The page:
“If you smoke, they’ll see you.”
A stray cat bears witness to three tales of everyday horror: a smoker (James Woods) finds his family’s safety at risk when he joins a strong-arming organization called Quitters, Inc.; a former tennis pro (Robert Hays) is blackmailed by his lover’s gambling husband (Kenneth McMillan) into walking on the ledge of a highrise; and a young girl (Drew Barrymore) is terrorized at night by a breath-stealing troll in her wall.
Genres, Themes, Actors, and Directors:
- Episodic Films
- Horror Films
- James Woods Films
- Stephen King Adaptations
There seems to be little consensus among critics as to which segment of this Stephen King horror anthology film (directed by Lewis Teague, who also helmed Cujo) is the “best” and which one(s) fall flat; therefore, I’ll simply add my own subjective two cents here by noting that I find the first story (“Quitters, Inc.”) to be the most consistently compelling. James Woods is perfectly cast as a smoker who instantly regrets walking in the door of an anti-smoking organization (run by Alan King) which takes its mission deadly seriously:
The dark comedic potential in this set-up is effectively mined. Fortunately, there’s something to enjoy in each of the other two segments as well; it’s impossible not to feel one’s heart in one’s mouth during “The Ledge”, for instance:
… and I’m impressed by Carlo Rambaldi’s troll in the third segment (the scene in which the troll slowly sucks breath directly out of Barrymore’s sleeping mouth is truly haunting).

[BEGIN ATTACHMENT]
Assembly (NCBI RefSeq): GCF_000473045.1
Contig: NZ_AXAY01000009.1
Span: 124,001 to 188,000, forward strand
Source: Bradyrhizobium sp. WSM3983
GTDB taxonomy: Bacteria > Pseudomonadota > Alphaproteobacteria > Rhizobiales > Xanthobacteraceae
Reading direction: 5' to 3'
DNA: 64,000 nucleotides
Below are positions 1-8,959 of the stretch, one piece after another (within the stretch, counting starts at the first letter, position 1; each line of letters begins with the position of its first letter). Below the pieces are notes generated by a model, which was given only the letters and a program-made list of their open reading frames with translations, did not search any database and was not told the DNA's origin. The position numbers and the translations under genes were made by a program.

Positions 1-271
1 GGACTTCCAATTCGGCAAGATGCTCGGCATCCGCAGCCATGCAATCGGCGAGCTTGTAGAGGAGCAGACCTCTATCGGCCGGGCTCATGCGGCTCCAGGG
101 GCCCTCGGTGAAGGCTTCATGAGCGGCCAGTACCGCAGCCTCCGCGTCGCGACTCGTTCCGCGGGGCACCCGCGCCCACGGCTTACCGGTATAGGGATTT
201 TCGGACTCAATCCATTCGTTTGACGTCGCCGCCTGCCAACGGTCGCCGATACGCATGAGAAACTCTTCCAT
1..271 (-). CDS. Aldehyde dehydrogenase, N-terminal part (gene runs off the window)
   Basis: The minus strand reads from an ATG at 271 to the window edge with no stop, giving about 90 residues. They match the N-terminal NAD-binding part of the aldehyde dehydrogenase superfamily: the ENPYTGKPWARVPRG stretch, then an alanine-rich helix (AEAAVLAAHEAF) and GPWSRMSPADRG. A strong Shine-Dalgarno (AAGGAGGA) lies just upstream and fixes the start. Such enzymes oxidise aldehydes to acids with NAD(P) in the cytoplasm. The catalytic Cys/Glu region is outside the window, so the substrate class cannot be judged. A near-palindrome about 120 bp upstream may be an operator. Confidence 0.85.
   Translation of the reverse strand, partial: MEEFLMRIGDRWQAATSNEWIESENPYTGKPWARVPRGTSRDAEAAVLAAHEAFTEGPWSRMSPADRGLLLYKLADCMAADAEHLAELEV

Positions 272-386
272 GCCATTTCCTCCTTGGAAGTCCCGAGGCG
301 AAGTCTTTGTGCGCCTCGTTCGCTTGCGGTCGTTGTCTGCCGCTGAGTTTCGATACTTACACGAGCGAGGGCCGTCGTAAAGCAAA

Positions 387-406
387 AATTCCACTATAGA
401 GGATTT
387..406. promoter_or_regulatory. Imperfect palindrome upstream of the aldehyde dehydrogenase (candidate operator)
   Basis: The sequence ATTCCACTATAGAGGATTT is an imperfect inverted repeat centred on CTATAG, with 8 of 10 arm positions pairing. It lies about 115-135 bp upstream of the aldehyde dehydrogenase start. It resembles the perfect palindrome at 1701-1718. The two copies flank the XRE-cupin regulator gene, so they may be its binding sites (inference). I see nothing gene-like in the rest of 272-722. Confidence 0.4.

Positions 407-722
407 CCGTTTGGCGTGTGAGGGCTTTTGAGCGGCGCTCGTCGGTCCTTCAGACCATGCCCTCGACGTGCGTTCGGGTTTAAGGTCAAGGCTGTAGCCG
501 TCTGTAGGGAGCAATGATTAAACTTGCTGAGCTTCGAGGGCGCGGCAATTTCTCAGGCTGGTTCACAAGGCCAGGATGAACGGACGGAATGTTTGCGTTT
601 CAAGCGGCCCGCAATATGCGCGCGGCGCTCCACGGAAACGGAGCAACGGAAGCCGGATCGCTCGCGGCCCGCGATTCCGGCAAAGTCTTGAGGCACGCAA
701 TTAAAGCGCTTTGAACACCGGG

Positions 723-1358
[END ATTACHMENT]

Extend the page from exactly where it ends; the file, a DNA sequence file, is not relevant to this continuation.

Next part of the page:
Best of all, it’s nice to see cats getting such a good rap here — and it should be noted that the multiple tabbies enlisted to “play” the central feline character do an impressive job (at the very least their handler, Karl Lewis Miller, should be applauded!).
Redeeming Qualities and Moments:
- The entire first segment (“Quitters, Inc.”)
- Kenneth McMillan as jealous Cressner in “The Ledge”
- Carlo Rambaldi’s special-effects troll in “The General”
No, but horror fans will likely be curious to check it out.
One thought on “Cat’s Eye (1985)”
Rather in agreement with what’s written; not a must.
Director Teague (whose ‘Cujo’ I recall as being very unsettling) managed a respectable job, considering what he had to work with. By that, I don’t mean that the material is bad – just that, since each tale runs about 30 minutes, and each one is operating with a very simple idea, it’s difficult to feel invested in ‘CE’ as a feature film. The overall feeling, actually, is like watching a competent tv show.